Thursday 4th of June 2020

cash economy...

cash economy...

Hopes that political rorts might be curbed by a chastened PM after last year’s narrow election win have been dashed. Alan Austin updates the tawdry Coalition record.

Read instalments for November 2015 here, December 2015 here, January 2016 here, February 2016 here, March 2016 here and May 2016 here.

A REPORT on Australia’s black economy confirms Malcolm Turnbull has failed to curtail the corruption that has burgeoned since the 2013 election.

As the Coalition took office, new PM Tony Abbott opened the door to the black economy with “Australia is open for business (nudge nudge, wink wink)” and a more productive economy is a less-regulated one" (if you get my driftand“Australia is under new management" (say no more, say no more). 

Corners were then cut in industrial safety, leading to a spike in worker fatalities, corporate taxes were avoided on a massive scale, Transparency Internationallowered Australia’s corruption ranking and a spate of scandals led to multiple Coalition MP sackings. State and Federal Coalition ministers or speakers gone in disgrace now number 23.

In Parliament last year, Tony Abbott openly spruiked executive jobs for retired Coalition MPs as rewards for service to big business:

“The member for Groom Ian McFarlane was the resources minister who scrapped the mining tax ... It was a magnificent achievement ... and I hope that the sector will acknowledge and demonstrate their gratitude to him in his years of retirement from this place.”

Just shameless! Unfortunately, hopes for greater integrity when Turnbull replaced Abbott in 2015 have not been fulfilled.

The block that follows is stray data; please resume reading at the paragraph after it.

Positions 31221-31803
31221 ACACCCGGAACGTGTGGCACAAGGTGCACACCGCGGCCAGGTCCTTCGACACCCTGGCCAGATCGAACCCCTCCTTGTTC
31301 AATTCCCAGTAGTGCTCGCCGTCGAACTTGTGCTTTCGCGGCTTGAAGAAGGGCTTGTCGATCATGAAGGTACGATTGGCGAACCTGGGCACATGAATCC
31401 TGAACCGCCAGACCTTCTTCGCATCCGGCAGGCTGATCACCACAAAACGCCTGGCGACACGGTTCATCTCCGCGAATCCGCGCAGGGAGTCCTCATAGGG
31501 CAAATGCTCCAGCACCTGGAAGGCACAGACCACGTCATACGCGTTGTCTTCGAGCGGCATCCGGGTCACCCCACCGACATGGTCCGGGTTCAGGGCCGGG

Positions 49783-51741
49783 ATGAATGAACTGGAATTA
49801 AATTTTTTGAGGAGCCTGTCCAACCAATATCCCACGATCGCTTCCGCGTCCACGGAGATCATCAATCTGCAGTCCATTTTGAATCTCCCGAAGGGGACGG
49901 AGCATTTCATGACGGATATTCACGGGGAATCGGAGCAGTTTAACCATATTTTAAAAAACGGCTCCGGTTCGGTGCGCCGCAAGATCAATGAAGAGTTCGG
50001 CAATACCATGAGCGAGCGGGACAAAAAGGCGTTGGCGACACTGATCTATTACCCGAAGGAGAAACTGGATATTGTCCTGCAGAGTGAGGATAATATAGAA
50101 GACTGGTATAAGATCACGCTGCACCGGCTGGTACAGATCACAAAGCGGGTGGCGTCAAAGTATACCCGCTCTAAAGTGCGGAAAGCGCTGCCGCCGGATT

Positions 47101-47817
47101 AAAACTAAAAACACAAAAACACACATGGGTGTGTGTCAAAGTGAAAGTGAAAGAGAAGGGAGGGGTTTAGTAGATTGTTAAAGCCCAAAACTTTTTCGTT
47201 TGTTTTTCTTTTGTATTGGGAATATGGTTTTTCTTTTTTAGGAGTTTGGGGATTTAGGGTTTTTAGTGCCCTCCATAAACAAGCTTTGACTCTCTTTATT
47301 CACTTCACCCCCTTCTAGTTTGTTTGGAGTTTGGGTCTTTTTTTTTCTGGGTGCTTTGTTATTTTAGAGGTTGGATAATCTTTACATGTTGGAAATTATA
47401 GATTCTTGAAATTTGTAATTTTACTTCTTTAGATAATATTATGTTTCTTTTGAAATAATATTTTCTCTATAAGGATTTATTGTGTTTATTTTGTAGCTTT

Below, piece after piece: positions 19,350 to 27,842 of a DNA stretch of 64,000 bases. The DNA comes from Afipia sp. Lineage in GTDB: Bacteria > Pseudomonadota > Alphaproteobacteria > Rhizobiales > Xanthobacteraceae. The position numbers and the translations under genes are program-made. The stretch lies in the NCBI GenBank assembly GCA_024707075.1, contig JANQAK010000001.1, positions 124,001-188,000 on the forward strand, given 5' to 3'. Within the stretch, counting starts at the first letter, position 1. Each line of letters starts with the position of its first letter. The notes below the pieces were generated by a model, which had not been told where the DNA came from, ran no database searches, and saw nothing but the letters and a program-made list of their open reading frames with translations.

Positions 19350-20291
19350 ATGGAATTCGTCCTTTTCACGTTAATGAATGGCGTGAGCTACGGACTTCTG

One basis for hope was the Black Economy Taskforce, which Turnbull commissioned last December to expose tax evasion, corruption of the visa system, worker exploitation, zappers and other business fiddles.

I hope the ‘Black Economy’ taskforce include business owners taking cash? Or just the easy targets @ato_gov_au ?

— Magoo (@Bubbles4000) April 4, 2017

Last month’s interim report confirms the problems are not being resolved. It put the cost of the cash economy to the budget – and to the Australian people – at about $25 billion. Since then, taskforce head Michael Andrew has revised that to $50 billion.

The government responded with the mealy-mouthed “accepted the recommendations” and “will continue to consult widely” but signalled no action. Until corrupt corporate operators and the politicians who enable them are routinely gaoled – as happens in countries genuinely committed to integrity – Turnbull is not fair dinkum.

Several issues have emerged since IA’s last corruption update — which brought the tally of issues of profound concern to 50.

The count continues:

51. Undisclosed interests

Last November, Employment Minister Michaelia Cash purchased another investment property but failed to list it on the pecuniary interests register until investigated.

read more:


destroying the environment...

MASS DEMONSTRATIONS, legal challenges, social media campaigns, boycotts, lobbying and national campaigns are the tools of the conservation movement. But do they still work?

Aside from the national campaigns opposing Adani's Carmichael mine project by the Australian Conservation Foundation and GetUp!, the only victories these days seem to be when small communities get their act together against local threats.